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Projects: Projects for Investigator
Reference Number NIA_UKPN0003
Title Smart Urban Low Voltage Network
Status Completed
Energy Categories Other Power and Storage Technologies(Electricity transmission and distribution) 100%;
Research Types Applied Research and Development 100%
Science and Technology Fields ENGINEERING AND TECHNOLOGY (Electrical and Electronic Engineering) 100%
UKERC Cross Cutting Characterisation Not Cross-cutting 100%
Principal Investigator Project Contact
No email address given
Eastern Power Networks plc
Award Type Network Innovation Allowance
Funding Source Ofgem
Start Date 01 December 2009
End Date 01 January 2017
Duration 87 months
Total Grant Value £5,383,409
Industrial Sectors Power
Region London
Programme Network Innovation Allowance
Investigators Principal Investigator Project Contact , Eastern Power Networks plc (99.998%)
  Other Investigator Project Contact , UK Power Networks (0.001%)
Project Contact , South Eastern Power Networks plc (0.001%)
Web Site http://www.smarternetworks.org/project/NIA_UKPN0003
Objectives This project will demonstrate the business benefits of a large scale roll out of a technology that facilitates remote smart management of the LV network. The following will be considered when assessing whether the project has been successful: 1) Connectivity models for the LV network areas chosen for the trial installations have been created. 2) Successful implementation of automated switching of the LV network is achieved (for fault scenarios and during load related supply interruptions e. g. non-fault fuse operations). 3) Reduction in load related CIs/CMLs is achieved in the trial areas, and the impact of faults on the LV network is reduced. 4) More effective management of the LV network can be demonstrated, by using the additional load monitoring data available to address, amongst other things, any over-loading of plant, phase imbalance, harmonic levels and enable planners to optimise network reinforcement designs.
Abstract The Smart Urban Low Voltage Network NIA project registration is the continuation of a previously funded IFI and T1 funded project of the same name. UK Power Networks wrote to Ofgem on 27 February 2015 outlining our request to extend the project using NIA funding. The introduction of electric vehicles and other low carbon technologies, such as electric heat pumps or electric vehicle charging points are expected to drive electricity consumption far in excess of natural load growth. Traditional network reinforcement is unlikely to support this growth, and smarter management of the LV network will be required. To compound this, an increase in distributed generation may have a significant impact on power flows and power quality (harmonics, phase imbalance, reverse power flows, etc.) throughout the LV network. Currently the understanding of the above effects is limited, and observations are difficult due to the limited visibility of the LV network. An increased reliance on renewable distributed generation connected to the LV network, and higher dependence on electricity as an energy source is expected to lead to a greater focus on quality of supply. Customer interruptions due to LV faults will have greater consequences, and fast restoration of supplies will increase in priority. Existing LV fault restoration and fault location procedures involve time consuming manual processes, and LV fault location can be difficult, particularly in the case of underground cable transient faults. Potentially avoidable load-related fuse operations present challenges on highly loaded and densely populated areas of urban LV network, and require substantial resources to manage. Without visibility and smart management of the LV network, there is the potential for the number of load related fuse operations to increase, as additional low carbon load connects to the LV network. We will attempt to address these issues using technical solutions provided by new LV switching technology, in combination with advanced control software. Two strategically selected areas of LV network each comprising up to 20 secondary substations will be populated with the technology: Area 1 (City Rd B South West feeders): This area has been selected because it has recently been changed to a radial running arrangement, and has been subject to load related fuse operations. It will be used to evaluate how proactive LV network management can improve performance, and optimise the use of existing LV plant. Studies utilising the additional visibility of the LV network will be performed to validate existing network models, investigate LV voltage levels and evaluate the level of LV harmonics. Area 2 (City Rd B North West feeders): This area has been selected due to the high number of faults it has recently been subject to. Analysis on this network area will focus on the benefits to network performance offered by remote control and automated switching under normal and fault conditions. A number of case studies designed to allow the benefits of the system to be evaluated have been defined, and will be undertaken once a suitable number of devices are deployed. These will enable us to establish under which circumstances the benefits from installing a more costly LV switching technology, outweigh the potentially cheaper traditional LV network management, and where the installation of such a smart system can offer value for money to the customers. In addition, the extensive load monitoring data collected throughout the duration of the trial will be made available to planning engineers and other business units for analysis.Note : Project Documents may be available via the ENA Smarter Networks Portal using the Website link above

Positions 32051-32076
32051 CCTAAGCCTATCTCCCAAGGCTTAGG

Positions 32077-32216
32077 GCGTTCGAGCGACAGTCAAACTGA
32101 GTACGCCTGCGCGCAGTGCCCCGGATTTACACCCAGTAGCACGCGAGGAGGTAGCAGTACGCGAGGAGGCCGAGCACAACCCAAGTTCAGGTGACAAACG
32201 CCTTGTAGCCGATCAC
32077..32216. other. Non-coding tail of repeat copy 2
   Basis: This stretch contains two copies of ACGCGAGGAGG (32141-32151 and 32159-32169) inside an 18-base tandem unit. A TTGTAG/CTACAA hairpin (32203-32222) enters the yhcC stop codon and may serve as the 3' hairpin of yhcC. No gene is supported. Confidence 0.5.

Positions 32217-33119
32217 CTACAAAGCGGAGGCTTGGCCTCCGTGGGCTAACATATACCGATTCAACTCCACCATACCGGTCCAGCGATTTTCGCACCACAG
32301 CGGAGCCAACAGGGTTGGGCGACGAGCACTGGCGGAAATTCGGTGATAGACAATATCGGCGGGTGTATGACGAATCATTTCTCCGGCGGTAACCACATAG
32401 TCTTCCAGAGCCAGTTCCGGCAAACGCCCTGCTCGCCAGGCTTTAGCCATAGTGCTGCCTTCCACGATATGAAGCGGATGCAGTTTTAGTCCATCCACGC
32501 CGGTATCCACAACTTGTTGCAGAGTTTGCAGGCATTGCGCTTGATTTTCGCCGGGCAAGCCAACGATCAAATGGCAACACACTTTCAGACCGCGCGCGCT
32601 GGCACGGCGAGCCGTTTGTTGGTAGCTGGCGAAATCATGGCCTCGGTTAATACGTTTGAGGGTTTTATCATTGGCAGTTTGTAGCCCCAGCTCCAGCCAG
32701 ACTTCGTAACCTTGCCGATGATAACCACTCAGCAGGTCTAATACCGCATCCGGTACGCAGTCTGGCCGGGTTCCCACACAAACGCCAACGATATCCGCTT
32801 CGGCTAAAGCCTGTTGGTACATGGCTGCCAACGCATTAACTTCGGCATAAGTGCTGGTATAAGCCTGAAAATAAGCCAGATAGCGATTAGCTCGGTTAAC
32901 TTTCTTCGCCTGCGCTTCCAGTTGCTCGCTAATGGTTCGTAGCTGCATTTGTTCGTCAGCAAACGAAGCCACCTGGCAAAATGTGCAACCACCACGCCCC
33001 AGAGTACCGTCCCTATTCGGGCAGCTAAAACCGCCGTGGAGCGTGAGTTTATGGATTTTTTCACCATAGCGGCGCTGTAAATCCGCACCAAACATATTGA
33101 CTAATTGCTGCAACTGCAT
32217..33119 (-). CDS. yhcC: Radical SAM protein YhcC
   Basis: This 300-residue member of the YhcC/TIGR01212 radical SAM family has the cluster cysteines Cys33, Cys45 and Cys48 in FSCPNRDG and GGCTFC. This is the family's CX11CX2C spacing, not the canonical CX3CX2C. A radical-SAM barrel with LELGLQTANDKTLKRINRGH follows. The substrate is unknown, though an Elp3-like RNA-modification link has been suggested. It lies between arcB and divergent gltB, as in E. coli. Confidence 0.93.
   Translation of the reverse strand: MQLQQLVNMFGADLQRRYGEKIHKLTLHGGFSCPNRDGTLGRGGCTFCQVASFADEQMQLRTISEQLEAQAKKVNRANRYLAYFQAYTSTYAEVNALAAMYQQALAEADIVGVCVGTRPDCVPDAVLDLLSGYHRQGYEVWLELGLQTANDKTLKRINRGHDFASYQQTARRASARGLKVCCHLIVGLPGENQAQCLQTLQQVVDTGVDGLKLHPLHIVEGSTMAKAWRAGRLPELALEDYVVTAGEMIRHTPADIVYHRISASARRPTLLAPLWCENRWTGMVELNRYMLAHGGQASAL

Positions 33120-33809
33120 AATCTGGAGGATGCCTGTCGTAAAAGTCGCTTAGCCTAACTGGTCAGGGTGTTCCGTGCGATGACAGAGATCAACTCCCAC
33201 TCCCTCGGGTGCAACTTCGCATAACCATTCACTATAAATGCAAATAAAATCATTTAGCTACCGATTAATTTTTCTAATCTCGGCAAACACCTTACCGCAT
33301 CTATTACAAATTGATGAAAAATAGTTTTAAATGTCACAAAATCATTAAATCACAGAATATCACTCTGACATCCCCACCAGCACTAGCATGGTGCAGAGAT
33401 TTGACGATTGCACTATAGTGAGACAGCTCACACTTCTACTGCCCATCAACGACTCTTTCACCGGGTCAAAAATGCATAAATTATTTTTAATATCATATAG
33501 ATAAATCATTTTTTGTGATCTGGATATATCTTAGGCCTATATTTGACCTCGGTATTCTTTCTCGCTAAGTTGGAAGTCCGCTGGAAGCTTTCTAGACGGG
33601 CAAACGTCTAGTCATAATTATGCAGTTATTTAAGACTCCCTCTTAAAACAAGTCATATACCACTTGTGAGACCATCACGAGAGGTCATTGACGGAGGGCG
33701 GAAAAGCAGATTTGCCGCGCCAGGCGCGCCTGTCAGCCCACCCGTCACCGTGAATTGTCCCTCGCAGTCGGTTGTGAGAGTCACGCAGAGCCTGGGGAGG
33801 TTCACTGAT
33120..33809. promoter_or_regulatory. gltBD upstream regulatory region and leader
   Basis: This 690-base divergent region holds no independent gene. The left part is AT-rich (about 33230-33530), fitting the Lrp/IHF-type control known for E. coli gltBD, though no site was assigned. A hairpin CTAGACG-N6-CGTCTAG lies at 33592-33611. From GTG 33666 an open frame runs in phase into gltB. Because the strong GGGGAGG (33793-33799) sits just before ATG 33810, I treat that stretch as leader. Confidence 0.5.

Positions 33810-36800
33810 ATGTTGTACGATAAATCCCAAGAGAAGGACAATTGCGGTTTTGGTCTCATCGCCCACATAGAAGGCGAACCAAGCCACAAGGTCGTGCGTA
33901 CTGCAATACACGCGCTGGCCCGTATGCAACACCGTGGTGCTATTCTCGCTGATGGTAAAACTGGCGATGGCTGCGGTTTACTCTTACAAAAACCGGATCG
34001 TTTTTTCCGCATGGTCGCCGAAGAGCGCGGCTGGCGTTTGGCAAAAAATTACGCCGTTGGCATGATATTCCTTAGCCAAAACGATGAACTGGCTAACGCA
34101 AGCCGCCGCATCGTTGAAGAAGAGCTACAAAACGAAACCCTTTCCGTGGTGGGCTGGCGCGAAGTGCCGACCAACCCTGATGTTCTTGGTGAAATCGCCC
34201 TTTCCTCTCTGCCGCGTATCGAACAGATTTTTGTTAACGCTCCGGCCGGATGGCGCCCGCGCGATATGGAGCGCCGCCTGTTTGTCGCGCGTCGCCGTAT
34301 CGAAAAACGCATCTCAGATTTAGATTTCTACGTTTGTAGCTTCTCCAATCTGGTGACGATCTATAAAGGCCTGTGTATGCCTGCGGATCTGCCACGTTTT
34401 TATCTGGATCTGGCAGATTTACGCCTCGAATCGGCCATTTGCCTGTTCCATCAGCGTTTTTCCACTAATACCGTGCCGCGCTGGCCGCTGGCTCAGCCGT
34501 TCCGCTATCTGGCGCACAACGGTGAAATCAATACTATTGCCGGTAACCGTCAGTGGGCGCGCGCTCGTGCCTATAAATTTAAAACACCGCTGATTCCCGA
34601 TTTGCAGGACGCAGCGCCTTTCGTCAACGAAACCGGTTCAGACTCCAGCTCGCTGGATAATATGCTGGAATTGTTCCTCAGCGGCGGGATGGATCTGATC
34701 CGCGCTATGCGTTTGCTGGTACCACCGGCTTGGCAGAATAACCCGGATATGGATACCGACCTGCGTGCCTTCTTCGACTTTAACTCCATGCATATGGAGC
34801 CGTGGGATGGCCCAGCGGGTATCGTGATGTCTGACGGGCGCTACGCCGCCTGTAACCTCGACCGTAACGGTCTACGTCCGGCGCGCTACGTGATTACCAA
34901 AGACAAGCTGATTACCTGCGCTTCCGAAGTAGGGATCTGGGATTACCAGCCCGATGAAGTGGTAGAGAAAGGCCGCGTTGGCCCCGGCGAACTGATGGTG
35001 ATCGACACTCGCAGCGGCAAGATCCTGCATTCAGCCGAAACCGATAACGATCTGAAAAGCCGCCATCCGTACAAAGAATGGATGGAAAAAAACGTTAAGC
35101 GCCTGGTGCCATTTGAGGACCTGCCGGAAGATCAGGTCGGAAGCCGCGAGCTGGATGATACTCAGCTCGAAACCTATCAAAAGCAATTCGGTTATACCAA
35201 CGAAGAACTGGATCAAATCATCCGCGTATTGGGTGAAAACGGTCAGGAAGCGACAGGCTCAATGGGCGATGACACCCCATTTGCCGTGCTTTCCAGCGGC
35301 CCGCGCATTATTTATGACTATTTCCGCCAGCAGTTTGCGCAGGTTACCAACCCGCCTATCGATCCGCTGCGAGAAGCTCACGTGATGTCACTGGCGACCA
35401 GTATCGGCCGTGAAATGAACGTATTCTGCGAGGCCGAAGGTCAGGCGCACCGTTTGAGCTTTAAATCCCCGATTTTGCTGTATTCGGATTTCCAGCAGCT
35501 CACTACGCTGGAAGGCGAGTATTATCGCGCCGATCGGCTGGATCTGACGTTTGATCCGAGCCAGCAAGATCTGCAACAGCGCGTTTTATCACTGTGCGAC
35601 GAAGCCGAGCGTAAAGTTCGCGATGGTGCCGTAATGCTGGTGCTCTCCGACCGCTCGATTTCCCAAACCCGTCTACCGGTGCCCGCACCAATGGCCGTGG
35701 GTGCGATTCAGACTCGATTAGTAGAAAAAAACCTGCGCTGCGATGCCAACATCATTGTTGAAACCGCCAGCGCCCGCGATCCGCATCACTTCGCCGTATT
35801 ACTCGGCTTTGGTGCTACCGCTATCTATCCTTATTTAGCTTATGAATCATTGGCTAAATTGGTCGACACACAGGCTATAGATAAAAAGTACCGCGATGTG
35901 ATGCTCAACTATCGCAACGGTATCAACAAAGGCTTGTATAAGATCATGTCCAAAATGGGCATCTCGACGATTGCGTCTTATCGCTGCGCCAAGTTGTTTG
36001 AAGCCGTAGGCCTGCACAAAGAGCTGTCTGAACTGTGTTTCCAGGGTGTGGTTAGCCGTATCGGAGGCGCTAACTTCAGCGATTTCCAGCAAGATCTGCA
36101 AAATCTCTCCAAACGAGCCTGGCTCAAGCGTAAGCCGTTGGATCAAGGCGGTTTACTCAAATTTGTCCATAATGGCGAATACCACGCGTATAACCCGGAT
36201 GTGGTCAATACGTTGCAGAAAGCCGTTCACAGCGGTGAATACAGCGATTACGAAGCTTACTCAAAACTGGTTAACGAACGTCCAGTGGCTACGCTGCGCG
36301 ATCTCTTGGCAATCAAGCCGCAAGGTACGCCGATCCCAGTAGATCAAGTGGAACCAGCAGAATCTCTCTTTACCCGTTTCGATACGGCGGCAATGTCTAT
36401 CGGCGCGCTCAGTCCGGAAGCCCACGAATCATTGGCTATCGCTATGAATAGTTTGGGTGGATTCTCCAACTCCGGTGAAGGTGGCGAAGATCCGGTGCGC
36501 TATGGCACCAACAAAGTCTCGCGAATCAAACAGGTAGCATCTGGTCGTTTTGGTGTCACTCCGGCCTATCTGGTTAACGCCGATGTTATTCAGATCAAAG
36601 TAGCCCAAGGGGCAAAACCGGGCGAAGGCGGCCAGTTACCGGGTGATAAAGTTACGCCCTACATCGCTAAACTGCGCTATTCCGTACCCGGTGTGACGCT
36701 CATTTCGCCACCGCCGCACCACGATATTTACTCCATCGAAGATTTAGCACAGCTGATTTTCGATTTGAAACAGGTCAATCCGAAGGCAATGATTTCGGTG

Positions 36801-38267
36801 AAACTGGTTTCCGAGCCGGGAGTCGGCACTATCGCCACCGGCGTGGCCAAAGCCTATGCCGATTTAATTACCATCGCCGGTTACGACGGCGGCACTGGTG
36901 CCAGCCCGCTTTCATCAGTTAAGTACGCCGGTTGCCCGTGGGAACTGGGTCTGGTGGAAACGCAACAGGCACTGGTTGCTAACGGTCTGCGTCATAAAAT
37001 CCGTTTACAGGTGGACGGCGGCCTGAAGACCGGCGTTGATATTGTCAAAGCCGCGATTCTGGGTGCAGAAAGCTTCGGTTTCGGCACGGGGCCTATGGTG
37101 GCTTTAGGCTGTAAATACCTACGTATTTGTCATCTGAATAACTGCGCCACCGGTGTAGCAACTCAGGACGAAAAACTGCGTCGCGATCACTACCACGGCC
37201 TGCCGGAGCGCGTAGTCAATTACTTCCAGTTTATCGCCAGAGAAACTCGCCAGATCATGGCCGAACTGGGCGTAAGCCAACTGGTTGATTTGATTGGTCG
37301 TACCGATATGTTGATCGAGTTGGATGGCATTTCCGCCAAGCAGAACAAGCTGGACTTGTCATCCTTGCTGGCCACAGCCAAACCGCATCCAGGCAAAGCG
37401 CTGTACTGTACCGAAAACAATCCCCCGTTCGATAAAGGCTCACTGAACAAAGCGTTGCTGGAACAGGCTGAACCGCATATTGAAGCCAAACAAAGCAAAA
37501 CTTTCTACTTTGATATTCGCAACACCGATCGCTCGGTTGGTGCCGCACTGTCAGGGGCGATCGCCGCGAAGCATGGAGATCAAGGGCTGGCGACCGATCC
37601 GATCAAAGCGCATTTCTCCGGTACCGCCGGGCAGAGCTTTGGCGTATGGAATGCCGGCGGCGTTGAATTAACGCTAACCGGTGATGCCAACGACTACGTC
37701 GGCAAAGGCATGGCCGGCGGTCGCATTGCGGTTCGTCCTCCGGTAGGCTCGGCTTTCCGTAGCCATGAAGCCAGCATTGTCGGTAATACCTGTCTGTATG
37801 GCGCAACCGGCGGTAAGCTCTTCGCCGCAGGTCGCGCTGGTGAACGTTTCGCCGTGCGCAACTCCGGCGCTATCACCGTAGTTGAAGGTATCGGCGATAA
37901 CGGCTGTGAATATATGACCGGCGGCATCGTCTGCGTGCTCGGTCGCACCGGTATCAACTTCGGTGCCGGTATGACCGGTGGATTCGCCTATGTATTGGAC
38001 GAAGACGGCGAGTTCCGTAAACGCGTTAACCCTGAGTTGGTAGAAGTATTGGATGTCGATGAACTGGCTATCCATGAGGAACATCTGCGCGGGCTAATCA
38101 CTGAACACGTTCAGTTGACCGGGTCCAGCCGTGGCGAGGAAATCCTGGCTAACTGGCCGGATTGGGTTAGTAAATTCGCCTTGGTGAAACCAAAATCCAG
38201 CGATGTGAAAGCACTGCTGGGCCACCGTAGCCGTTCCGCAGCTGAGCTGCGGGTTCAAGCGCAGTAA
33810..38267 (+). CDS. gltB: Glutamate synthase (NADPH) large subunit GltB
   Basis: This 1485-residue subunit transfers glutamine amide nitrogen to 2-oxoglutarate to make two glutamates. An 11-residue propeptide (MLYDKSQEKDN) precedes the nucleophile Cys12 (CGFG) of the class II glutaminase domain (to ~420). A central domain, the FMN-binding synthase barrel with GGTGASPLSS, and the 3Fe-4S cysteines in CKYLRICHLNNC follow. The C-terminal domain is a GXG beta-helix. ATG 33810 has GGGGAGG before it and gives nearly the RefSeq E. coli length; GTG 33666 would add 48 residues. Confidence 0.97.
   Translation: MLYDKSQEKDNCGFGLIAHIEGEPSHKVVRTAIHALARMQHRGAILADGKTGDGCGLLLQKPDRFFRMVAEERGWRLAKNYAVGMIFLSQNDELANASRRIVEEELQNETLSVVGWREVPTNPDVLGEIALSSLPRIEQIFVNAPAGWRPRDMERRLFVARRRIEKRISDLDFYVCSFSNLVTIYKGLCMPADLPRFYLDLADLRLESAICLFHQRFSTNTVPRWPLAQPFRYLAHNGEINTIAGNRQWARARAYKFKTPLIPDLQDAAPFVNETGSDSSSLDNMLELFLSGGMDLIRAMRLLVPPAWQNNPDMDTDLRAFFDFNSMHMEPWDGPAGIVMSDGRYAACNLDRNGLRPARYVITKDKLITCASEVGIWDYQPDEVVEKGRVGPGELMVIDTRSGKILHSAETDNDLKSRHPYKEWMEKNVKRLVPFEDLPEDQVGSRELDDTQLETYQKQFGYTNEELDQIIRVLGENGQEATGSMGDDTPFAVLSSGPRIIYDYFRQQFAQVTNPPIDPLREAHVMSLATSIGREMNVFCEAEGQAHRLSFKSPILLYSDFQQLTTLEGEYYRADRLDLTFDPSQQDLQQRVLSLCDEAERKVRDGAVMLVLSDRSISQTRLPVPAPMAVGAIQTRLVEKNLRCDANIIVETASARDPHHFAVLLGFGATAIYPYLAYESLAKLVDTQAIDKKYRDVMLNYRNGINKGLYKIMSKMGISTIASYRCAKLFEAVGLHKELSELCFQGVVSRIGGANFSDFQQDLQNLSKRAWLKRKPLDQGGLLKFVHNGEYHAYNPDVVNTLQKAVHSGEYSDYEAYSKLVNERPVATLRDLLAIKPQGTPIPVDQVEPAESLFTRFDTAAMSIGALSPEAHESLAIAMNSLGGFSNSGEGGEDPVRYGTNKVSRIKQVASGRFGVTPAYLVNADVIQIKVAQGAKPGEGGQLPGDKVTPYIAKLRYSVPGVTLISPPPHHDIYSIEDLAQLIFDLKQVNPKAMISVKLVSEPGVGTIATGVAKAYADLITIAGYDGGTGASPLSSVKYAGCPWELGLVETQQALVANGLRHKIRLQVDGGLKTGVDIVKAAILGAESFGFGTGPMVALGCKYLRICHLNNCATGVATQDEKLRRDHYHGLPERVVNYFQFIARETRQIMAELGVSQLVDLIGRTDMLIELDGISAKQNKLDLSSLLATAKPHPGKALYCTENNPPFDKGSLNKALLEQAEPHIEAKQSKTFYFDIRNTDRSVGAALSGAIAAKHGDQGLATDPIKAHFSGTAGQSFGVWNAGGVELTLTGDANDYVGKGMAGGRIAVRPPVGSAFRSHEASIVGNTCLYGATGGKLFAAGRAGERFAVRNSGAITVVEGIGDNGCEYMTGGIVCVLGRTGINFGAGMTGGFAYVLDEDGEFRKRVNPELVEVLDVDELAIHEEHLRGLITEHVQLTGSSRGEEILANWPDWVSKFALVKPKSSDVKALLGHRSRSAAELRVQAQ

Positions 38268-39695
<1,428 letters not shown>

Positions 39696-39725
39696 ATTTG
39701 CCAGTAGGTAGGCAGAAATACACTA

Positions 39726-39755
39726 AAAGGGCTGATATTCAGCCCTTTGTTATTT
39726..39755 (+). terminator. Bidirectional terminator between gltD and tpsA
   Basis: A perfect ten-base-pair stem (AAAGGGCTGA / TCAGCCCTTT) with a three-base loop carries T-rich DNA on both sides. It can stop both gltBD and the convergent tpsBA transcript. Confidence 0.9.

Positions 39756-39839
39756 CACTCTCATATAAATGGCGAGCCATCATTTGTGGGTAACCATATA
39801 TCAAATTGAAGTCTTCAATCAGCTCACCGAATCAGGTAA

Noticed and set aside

Publications (none)
Final Report (none)
Added to Database 14/12/18